“We are people, we live on this planet, we want to survive.”
With Democrats searching for a winning message, CNN went to Pennsylvania last week to see what it would take for the party to get back the mythical Obama-to-Trump voter.
In a broadcast last week, the network spoke with residents of Luzerne County, one of the districts that helped swing the state from blue to red in 2016 and make Donald Trump president. According to reporter Jason Carroll, voters there say the Democrats have forgotten white working class voters like them.
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A middle-aged couple, Eileen and Richard Sorokas, told Carroll that they have no regrets about leaving the Democratic Party and do not plan to return. They blamed the party’s emerging leaders, particularly Rep. Alexandria Ocasio-Cortez of New York.
“I think she’s too bizarre,” said Eileen Soroka of the freshman congresswoman. “I think she’s more ridiculous, and be more realistic, you know? We are people, we live on this planet, we want to survive.”
Of Trump, Soroka said: “He wants the wall, which I’m for, you know.”
Richard Soroka said he opposed Ocasio-Cortez’s environmental agenda.
“They want to get all these environment projects done in 10 years, and it’s impossible,” he said. “You lose jobs, you lose wages.”
Another local Trump voter, Paul Visoky told Carroll he is displeased with the Democrats’ socialist stylings.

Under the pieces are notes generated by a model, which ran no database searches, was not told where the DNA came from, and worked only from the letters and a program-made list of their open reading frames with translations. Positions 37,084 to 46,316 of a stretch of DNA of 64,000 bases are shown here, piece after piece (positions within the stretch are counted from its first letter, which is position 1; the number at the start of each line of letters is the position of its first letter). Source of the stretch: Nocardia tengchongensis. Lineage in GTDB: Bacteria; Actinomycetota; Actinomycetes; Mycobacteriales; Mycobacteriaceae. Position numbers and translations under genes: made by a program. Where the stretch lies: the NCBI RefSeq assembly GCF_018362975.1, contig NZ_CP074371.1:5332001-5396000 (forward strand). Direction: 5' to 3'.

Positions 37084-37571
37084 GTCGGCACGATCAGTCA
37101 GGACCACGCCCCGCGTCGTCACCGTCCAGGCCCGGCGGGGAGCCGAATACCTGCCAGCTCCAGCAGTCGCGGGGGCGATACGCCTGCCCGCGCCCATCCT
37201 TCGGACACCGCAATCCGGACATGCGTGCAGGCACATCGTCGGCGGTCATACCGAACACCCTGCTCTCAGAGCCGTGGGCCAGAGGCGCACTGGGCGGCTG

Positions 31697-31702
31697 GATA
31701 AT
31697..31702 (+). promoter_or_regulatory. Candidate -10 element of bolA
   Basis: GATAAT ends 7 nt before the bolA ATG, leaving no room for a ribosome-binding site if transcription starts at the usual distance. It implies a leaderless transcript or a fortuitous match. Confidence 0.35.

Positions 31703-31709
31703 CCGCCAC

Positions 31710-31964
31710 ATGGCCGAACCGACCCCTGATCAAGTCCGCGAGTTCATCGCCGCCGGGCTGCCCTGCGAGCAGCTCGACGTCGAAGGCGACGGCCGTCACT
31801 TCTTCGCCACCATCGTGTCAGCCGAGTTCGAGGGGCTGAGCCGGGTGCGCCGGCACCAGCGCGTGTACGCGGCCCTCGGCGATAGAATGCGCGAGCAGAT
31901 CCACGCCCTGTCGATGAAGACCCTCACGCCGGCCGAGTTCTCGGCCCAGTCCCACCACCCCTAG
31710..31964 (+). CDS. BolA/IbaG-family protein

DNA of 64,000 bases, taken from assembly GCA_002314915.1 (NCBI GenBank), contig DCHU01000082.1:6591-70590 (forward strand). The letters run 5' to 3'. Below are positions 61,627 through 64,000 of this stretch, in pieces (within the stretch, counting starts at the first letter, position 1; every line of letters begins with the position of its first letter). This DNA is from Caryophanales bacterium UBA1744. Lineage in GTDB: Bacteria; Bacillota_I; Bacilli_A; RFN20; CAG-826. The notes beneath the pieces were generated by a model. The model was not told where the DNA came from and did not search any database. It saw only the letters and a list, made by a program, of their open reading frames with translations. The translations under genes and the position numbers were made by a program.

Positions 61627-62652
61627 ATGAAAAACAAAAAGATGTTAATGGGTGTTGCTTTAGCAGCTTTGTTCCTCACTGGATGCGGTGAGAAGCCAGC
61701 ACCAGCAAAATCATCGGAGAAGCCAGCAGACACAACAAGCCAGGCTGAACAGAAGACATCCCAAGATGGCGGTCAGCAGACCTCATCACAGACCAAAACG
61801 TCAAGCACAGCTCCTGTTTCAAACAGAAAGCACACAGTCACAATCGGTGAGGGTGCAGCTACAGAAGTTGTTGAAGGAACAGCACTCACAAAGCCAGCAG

“They’re more liberal. They’re attempting to be socialists,” he said.
Carrol said that voters brought up their problems with Ocasio-Cortez “totally unsolicited.”
The reporter noted that there are many counties across America that voted for former President Barack Obama and then Trump, and that less than 80,000 votes in Pennsylvania, Michigan, and Wisconsin were enough to determine the outcome of the election.
Ed Rendell, a former Pennsylvania governor and former Democratic National Committee chairman, told CNN that his party needed to fight the perception that it was far-left and socialist or it would lose to Trump again in 2020.
“AOC does not speak for the Democratic Party,” he said.
Other Democrats have sent a similar message, including House Majority Leader Nancy Pelosi of California. After all, a recent Gallup poll showed declining support for Ocasio-Cortez among Independents and Republicans, as well as most other voter demographics surveyed.
When it comes to actually passing legislation, the Green New Deal has been seen as enough of a political liability that Republicans have moved to hold a vote simply to embarrass Democrats, who are planning to simply vote “present” en masse.
Still, Ocasio-Cortez and other left-wing freshman women have dominated headlines since being sworn in at the start of the year, and 2020 contenders have sought to share in the progressive spotlight.
Sen. Cory Booker of New Jersey, who is among those running for president, last month gushed that the Green New Deal showed the same kind of American gumption that landed a man on the moon and defeated the Nazis.
“Our history is standing up and saying, ‘Look, humanity is in crisis. America is going to be the light and the hope,'” Booker told supporters.
Carroll reported that he was unable to find a Pennsylvania voter who would come back to the Democratic Party for any of the current presidential candidates, though some said former Vice President Joe Biden could change their minds if he enters the race as expected.
“He’s sort of a moderate, and takes the same platform that I believe in and what the Democrats were at one time,” said Richard Sorokas. “As long as he doesn’t get to the socialism part of it, I believe he’d be a very good candidate.”
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- Eileen Sorokas/Rep. Alexandria Ocasio-Cortez, a New York Democrat.: Screen grabs